LOS ANGELES — Three-term City Councilman Eric Garcetti will replace termed-out Los Angeles Mayor Antonio Villaraigosa on July 1st following a hotly-contested run-off election.
Garcetti defeated City Controller Wendy Greuel by 54% to 46% in Tuesday’s runoff. Both candidates are Democrats.
The election that heralded a new mayor after eight years under Villaraigosa also resulted in the turnover of roughly half of the Los Angeles City Council.
Garcetti remained in a back room with supporters during most of an election night party held Tuesday night at the Palladium, a Hollywood night club.
Early election totals were showing Greuel with a slight lead, but at 11:30 p.m. with 14% of votes tallied, Garcetti felt confident enough to make a victory speech to supporters.
“The results aren’t all in, but this is shaping up to be a good night,” Garcetti said. “Since the beginning of the night, we have swung 6 points ahead, if that holds true on July 1, I will be working as mayor to balance the budget and make the quality of life better for all Angelenos.”
He added that the city can draw on some of the most talented and diverse human beings on the face of the earth.
“If you throw in some good weather, we are poised for a comeback,” Garcetti said. “It is a great city where will we not just celebrate those people who are already on the peak of the mountain, but those who are struggling up the mountain.”
In the same speech, Garcetti also thanked Greuel for her dedication to public service.
“Wendy and I both love L.A.,” Garcetti said.
Had she been elected, Greuel would have been the first female mayor.
Most of the city council endorsed Garcetti for mayor. Greuel scored endorsements from former President Bill Clinton and Magic Johnson. She was criticized during the campaign for her endorsement by the city union representing Los Angeles Department of Water and Power workers.
Turnout was 19.2% of registered voters, according to preliminary unofficial results.
As it stands, Cindy Montanez, elected last night with 43% of the vote to fill a central San Fernando Valley council seat, will be the lone woman serving on the 15-member council. Montanez will serve out the remaining two years in a seat vacated by Tony Cardenas, who was elected to Congress last year.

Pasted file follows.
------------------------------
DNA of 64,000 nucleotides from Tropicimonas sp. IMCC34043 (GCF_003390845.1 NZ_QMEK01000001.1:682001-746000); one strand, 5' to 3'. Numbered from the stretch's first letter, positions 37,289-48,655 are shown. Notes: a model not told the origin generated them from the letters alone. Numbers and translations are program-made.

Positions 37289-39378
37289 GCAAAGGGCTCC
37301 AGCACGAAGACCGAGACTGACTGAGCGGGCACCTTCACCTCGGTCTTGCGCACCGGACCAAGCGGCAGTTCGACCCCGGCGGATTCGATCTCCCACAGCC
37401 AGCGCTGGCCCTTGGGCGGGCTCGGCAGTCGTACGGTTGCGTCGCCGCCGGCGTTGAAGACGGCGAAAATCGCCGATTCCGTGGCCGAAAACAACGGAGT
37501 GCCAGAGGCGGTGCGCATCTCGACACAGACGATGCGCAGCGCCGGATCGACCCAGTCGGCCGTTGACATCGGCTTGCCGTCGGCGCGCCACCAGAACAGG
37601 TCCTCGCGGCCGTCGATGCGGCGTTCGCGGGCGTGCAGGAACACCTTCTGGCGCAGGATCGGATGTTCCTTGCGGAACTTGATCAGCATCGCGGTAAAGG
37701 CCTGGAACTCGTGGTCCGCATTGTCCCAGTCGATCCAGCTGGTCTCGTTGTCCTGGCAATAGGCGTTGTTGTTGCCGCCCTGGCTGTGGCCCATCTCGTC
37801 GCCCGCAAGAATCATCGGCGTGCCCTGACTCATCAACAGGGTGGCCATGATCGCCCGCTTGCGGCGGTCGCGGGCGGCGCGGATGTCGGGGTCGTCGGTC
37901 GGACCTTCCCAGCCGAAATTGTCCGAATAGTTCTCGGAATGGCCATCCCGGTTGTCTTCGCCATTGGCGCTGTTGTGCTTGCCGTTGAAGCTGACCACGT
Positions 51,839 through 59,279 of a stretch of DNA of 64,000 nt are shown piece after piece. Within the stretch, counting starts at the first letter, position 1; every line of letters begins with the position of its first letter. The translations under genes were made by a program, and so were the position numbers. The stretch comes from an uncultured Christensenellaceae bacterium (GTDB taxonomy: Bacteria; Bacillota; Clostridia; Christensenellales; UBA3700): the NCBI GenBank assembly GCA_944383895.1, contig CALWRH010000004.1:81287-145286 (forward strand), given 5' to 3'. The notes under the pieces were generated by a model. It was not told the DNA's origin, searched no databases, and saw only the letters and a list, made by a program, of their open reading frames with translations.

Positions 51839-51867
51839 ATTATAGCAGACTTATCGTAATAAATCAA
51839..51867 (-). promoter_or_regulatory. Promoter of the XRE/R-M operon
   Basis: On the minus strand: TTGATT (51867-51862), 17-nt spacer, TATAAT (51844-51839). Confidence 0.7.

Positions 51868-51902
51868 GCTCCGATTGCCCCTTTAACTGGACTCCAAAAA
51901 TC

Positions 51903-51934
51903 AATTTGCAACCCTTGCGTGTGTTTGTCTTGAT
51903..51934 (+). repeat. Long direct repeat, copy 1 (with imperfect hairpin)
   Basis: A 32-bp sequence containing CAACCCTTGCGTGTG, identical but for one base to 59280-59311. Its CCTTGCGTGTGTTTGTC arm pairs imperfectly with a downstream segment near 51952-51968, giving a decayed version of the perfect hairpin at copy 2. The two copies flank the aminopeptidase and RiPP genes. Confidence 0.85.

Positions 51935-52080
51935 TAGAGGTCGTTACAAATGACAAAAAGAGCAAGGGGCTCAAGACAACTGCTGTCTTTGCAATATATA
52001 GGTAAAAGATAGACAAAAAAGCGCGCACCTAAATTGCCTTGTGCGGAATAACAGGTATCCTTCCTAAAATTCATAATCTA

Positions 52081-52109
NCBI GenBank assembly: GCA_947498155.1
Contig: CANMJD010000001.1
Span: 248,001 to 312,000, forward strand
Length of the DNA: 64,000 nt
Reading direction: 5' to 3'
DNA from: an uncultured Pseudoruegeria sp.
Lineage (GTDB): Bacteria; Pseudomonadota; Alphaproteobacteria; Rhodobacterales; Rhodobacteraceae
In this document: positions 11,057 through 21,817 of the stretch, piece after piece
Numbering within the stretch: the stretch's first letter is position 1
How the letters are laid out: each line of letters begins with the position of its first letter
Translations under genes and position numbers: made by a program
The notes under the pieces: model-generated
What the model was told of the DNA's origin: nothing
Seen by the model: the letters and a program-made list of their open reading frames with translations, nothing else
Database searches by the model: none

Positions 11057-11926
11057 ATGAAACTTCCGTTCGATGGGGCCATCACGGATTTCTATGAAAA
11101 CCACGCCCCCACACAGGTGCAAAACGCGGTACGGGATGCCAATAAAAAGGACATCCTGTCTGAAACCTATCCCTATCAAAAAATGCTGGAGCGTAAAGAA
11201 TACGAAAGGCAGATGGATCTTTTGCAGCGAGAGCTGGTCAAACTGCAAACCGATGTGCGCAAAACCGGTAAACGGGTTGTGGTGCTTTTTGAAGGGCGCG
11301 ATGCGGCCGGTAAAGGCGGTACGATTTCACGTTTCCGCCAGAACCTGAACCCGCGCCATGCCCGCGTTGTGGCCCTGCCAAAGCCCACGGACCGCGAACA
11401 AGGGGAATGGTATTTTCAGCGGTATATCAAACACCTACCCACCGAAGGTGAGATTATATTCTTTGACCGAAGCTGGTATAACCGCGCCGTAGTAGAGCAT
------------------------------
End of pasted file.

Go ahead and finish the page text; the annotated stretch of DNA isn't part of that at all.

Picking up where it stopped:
Garcetti and Greuel grew up in the San Fernando Valley. After seven years representing a northeast segment of the San Fernando Valley, Greuel was elected to the city controller position in 2009. She worked as an aide to former mayor Tom Bradley early in her career and then for the Clinton administration.
Cameron Church, a Garcetti volunteer, who was congratulating other volunteers for having their hard work pay off, said the campaign’s statisticians had determined at the point that Garcetti gave his speech that he had enough of a lead that Greuel would not be able to pull ahead.
The Echo Park resident said while he thought both Garcetti and Greuel were good leaders that he has seen the changes wrought by Garcetti in his neighborhood, which is part of his council district.
He threw his support behind Garcetti viewing the newly-elected mayor as the candidate with a stronger track record. He was also disappointed by what he saw as the negative tone of Greuel’s campaign.
Greuel’s campaign could not be reached for comment Wednesday morning, but according to news reports, she called Garcetti early Wednesday morning to concede defeat.
“I think it’s a great night for the future of Los Angeles as we bring on a young man dedicated to the city,” City Councilman Bernard Parks said last night as he was leaving Garcetti’s election night party. “We elected a leader who is innovative and who has avoided being backed by special interests. We clearly elected the right person to lead the city of Los Angeles.”
Several top city positions and council seats were decided in Tuesday night’s run-off election marking a massive shift in the city’s leadership. State legislator Mike Feuer defeated incumbent Carmen Trutanich 62% to 38% for city attorney. Ron Galperin beat Dennis Zine for city controller 56% to 44%.